Nankinga Alice is a 21 year old beautiful girl who is battling with ovarian cancer. Fighting this disease at such a tender age cost her a big part of her life and destroyed any hope of achieving some of her dreams like finishing her bachelors in Human Resource Management at the university. She is one of the few patients from the Uganda Cancer Institute that are in the remission process. She shared her fight with us and how she is overcoming it.
When were you diagnosed with cancer?
I first discovered that I had cancer in 2014, by then I was 18 years old. I had an ovarian cyst which I had removed by operation. The doctors tested me for cancer and said that I was okay but a year later, I tested for cancer and the results were positive. It was at that moment when I was diagnosed with ovarian cancer. I was in shock, I thought I was going to die. Death was the first thing I thought about as I lost all hope and kept on crying, asking myself why this was happening to me.
How did you manage to overcome that state of hopelessness?
I was forcefully admitted at Mulago hospital and my friends kept on checking on me, through this experience I managed to accept what I was going through.
How did this affect your future?
One thing I know is that I am going to be motherless, there are very many things I cannot do like exercise, dancing, there are some things I cannot eat. I am limited on what to do and where to go, it has stopped my dreams for a while but I know that I will get back on track.
How did this affect your relationship with your partner?
Before my partner asked me out I had to tell him everything about my sickness and he accepted me as I was.
Tell me about your experience of the cancer treatment
The experience was bad and good. It was good because I met various people with different experiences I learnt from. The bad experience came in due to the fact that the medicine is worse than the disease, I found it very painful and traumatizing, if you do not have strong will you can commit suicide. I used to get seven drips per day for a full week, from eight to one am in the morning I was in the hospital waiting for the drip to get done and I go home. On top of that some drugs were not available and I had to get them bought outside the hospital which was very expensive. I used to get an injection that cost five hundred thousand Uganda shillings and it had to be administered to me thrice a week, so someone that doesn’t have money can miss out on that medication, yet these are injections that boost immunity. Other than this most of the medication is provided at the cancer institute.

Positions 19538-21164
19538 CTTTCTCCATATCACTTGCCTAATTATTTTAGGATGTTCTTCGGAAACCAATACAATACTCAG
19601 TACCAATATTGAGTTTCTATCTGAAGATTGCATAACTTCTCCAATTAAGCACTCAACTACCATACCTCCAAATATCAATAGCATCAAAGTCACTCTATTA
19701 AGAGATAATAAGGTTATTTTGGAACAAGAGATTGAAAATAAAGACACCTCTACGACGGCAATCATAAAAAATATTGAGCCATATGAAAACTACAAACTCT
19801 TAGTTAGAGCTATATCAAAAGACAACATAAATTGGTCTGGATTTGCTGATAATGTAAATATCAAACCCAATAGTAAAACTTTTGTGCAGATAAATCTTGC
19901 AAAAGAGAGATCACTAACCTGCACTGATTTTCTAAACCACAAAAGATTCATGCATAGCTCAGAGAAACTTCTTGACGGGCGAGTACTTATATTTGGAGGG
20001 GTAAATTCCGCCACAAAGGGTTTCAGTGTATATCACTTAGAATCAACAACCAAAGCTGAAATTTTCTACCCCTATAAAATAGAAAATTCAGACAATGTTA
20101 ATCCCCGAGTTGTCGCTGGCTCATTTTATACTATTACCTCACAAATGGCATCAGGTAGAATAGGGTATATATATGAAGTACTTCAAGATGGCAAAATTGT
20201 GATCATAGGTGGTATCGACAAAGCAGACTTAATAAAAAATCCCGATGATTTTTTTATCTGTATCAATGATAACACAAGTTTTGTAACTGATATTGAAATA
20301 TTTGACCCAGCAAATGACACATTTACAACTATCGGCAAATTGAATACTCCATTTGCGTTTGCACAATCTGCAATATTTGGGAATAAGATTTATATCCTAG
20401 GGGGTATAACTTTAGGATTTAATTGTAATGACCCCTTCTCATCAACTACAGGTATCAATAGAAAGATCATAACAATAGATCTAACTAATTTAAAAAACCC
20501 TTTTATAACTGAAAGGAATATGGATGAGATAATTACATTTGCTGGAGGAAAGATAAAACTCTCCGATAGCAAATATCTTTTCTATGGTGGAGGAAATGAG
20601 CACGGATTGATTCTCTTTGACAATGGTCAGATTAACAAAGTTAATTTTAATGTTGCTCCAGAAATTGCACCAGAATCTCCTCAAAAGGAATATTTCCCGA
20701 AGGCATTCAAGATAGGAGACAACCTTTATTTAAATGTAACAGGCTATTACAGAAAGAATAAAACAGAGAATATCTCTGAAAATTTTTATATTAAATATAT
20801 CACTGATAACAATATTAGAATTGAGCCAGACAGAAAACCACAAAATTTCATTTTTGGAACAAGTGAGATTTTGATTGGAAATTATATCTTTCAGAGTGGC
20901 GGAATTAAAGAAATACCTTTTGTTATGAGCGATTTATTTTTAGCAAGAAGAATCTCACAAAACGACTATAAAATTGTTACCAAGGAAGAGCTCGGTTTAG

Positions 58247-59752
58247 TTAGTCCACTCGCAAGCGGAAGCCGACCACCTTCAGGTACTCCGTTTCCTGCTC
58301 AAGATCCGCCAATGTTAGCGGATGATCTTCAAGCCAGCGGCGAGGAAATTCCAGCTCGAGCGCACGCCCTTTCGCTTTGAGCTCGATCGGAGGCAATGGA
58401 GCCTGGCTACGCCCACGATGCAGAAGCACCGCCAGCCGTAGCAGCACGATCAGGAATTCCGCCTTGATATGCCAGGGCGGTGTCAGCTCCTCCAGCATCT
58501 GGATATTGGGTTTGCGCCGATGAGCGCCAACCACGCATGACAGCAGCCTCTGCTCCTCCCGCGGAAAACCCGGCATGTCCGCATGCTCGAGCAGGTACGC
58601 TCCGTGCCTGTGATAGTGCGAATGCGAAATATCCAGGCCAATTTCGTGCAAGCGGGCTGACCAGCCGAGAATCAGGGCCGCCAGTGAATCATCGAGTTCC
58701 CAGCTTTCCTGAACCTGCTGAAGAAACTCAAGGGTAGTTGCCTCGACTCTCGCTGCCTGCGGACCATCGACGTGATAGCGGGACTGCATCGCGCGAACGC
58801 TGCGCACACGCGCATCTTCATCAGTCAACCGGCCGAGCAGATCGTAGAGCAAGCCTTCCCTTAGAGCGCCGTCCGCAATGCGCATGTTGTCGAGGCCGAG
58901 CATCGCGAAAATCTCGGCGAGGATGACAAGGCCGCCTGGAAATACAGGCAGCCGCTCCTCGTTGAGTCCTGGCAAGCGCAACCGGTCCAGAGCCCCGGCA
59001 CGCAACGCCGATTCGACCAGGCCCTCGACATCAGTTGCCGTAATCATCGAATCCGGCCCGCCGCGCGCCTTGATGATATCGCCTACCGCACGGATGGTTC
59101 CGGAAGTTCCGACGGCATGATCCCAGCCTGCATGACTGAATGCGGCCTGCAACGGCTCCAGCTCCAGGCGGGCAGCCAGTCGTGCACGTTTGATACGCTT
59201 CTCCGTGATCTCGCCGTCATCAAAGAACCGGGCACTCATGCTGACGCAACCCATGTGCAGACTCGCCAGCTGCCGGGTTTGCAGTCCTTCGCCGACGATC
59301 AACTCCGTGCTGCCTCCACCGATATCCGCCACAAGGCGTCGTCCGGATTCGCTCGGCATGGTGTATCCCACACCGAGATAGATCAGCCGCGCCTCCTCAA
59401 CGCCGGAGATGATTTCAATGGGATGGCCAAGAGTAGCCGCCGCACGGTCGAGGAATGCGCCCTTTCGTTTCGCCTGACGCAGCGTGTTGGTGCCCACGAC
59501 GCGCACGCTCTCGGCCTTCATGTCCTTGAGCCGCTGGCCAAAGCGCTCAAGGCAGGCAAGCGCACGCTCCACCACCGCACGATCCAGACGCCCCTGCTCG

How did you relatives and friends take the news of your diagnosis?
I didn’t realize at the beginning that my family was devastated because everyone was supportive and very nice to me. My mum was devastated, she gave up and thought that I was going to die, along with my sister they kept on crying but they had to be strong to help me go through this. Everyone was in shock, they could not believe that I could be sick, they did not take it so well. After sometime they talked to the doctors and received some encouragement to help me.
Do you have an amount of time left for you to live on earth?
One of my friend’s told his dad about my condition and how my finances were not enough to cater for my condition. “Help my friend she needs money”, he told his dad and he responded positively so we started from there.
I do not have any amount of estimated time and the doctor said he doesn’t know, but it is up to God. I am taking some medication and it is working so I am getting better. It feels good to know that I have hope of getting well. I had even made a bucket list but cancelled it when I realized that I was going to live. I have always wanted to do bungee jumping, sky diving, adventure and swimming. One of the things on my bucket list was meeting Sheba Karungi, it was a birthday gift from my sister and I was in shock. I could not believe, I thought about it the whole night.
What advice can you give to people out there with a similar condition like yours?
The best I can say is the cure is in your diet. God put the plants and everything on earth and that is the medicine. When we eat a lot of processed foods from the supermarket we tend to put our bodies in a very acidic state which gives the cancer cells a comfortable environment to grow. We have to eat vegetables, fruits, natural juice and avoid consuming a lot of sugar, keep on a clean diet. If this diet is maintained you reach a state where the cancer cells cannot spread and they just die away slowly. I got to know this from a friend’s dad who is taking care of me.
Now that you are getting better, are you planning on going back to school?
Yes, I have been pleading for my mum this whole year, but she says that I cannot mix my sickness with the books, those r two stressful things. I hope to start my academic journey again in the beginning of next year when I go for cancer testing in December this year and the results are negative.